One of my favourite food bloggers and creative people around is Heidi Swanson, the brains behind 101 Cookbooks and founder of Quitokeeto. I have been following Heidi for a long time and I just love the minimalist look of both the blog and her photos. They are both examples of the saying that simple is best, which I totally am a fan of. As it happens, she together with a handful of other excellent bloggers, gave me that much needed nudge to start my own blog. I don’t know them but I still consider them to be my mentors. They truly show us how it’s done.
For me, there’s nothing better than having some quiet time to browse recipes. I have collected quite a number of cookbooks over these past five years, but whether online or on paper, I’m always happy when I come across a good one. The combination of sweet and savoury here makes this cake so appealing to me. Please note the use of salt in this recipe. I’m glad I added it here – the cake just needs it.
A few years back, during the same year I started running C&T, I made a rosemary cake from Nigella’s book How to Be a Domestic Goddess. It was basically a plain Madeira cake with dried rosemary added in the mixture. It wasn’t exactly J’s cup of tea but I loved it, served warm with a little drizzle of honey. I remember the taste very well and since then I wanted to incorporate herbs in my baking, but I just couldn’t find the right recipe.
Then I came across this a few weeks ago and I knew I wanted to make it immediately. Call me crazy but I bought a long loaf tin just for this recipe, but I know I will get a lot of use out of it anyway. And I just prefer loaf cakes because, somehow for me, they are just easier. Easier to cut, easier to serve.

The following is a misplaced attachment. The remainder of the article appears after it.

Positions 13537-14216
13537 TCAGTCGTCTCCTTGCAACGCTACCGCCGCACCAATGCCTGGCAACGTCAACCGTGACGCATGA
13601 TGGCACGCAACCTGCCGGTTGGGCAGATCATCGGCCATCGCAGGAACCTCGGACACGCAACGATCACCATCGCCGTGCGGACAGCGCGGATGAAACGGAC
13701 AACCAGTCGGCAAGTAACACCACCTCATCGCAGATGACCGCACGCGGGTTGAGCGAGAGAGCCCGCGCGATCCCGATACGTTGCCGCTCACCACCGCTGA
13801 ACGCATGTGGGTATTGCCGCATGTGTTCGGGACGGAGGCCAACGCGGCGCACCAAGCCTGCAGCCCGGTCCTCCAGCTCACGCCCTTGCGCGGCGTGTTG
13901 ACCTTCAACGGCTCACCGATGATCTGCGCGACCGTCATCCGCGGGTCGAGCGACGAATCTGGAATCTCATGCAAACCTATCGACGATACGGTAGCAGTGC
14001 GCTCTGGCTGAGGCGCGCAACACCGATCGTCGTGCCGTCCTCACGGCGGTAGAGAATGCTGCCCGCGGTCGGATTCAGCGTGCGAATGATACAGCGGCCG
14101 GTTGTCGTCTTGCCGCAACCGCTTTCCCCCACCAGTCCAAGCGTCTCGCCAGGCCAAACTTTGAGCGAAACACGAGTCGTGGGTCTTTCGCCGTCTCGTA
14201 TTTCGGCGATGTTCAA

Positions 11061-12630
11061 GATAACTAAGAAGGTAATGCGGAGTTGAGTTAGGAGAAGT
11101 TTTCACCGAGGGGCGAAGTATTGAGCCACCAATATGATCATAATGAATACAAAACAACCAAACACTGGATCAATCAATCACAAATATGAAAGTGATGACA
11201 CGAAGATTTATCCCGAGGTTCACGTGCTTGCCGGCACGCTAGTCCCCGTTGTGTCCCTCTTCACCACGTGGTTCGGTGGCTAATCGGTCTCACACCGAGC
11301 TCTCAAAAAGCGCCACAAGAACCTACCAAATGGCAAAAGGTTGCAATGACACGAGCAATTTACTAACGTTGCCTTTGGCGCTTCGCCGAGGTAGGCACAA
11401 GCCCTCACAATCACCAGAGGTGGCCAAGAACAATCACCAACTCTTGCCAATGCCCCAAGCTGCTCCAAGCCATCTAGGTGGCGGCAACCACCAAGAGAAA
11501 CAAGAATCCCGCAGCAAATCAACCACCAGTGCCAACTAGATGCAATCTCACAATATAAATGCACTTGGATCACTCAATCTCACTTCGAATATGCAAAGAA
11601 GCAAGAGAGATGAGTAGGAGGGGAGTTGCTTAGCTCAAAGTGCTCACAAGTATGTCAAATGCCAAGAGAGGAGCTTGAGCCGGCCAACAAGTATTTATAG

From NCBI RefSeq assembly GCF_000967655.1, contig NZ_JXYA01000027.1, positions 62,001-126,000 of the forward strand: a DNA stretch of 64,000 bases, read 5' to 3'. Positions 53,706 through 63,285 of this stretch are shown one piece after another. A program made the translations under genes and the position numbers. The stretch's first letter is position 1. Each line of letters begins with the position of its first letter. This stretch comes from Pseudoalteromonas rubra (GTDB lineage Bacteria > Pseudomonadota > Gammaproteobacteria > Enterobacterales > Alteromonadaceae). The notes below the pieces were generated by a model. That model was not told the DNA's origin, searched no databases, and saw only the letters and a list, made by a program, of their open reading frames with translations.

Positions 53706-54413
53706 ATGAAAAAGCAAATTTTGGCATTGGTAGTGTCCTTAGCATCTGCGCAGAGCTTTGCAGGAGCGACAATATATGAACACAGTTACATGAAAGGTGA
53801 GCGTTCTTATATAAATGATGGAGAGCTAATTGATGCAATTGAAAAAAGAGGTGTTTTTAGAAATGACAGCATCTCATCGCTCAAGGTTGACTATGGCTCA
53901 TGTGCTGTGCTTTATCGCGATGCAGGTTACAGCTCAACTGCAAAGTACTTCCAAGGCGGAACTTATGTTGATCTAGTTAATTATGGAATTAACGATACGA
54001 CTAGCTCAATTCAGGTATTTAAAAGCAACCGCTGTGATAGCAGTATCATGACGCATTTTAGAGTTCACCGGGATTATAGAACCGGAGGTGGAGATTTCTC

It is delightfully old-fashioned, rustic and modern at the same time. Apart from the fact that I love olive oil in cakes. (Please note that I have used the dried herb simply because for me it is easier to source and have to hand. I must grow some in pots though.)
I can honestly say that it was devoured in no time at all and is now solidly bookmarked in my notes forever. Thank you Heidi for sharing it with us.
- 80g spelt flour
- 210g plain flour
- 115g sugar
- 1 ½ teaspoon baking powder
- ¾ teaspoon coarse salt, crushed
- 3 large eggs
- 240ml regular olive oil
- 180ml milk
- 1 tablespoon dried rosemary
- 140g dark chocolate, cut into chunks
- 2 tablespoons demerara sugar
Preheat the oven to 170°C. Grease and line preferably a long loaf tin (4 ½ x 13 inches) with baking paper.
In a large bowl sift the dry ingredients, but make sure to tip in any pieces of grain left in the sifter back into the bowl.
Whisk the eggs in another large bowl, and add the olive oil, milk and rosemary and whisk everything together.
Gently fold the dry ingredients into the eggy mixture, then slowly stir in 2/3 of the amount of the dark chocolate chunks. Pour the cake batter into the prepared loaf tin and smooth the top. Sprinkle the last 1/3 of the chocolate, pressing the chunks very very gently into the surface of the cake, half way down. Sprinkle the top of the cake batter with the demerara sugar. This will give you that lovely extra crunch.
Bake the cake for around 40-50 minutes, until the top turns golden brown and a skewer inserted in the middle comes out clean.
Let the cake cool for a few minutes in the tin, then remove and leave on a wire rack to cool completely. Although it is delicious when still warm. When cooled and tightly wrapped in cling film, this cake will keep for 2-3 days.
I don’t believe it will last that long though.
(Recipe very slightly adapted from 101 Cookbooks, and from Kim Boyce.)
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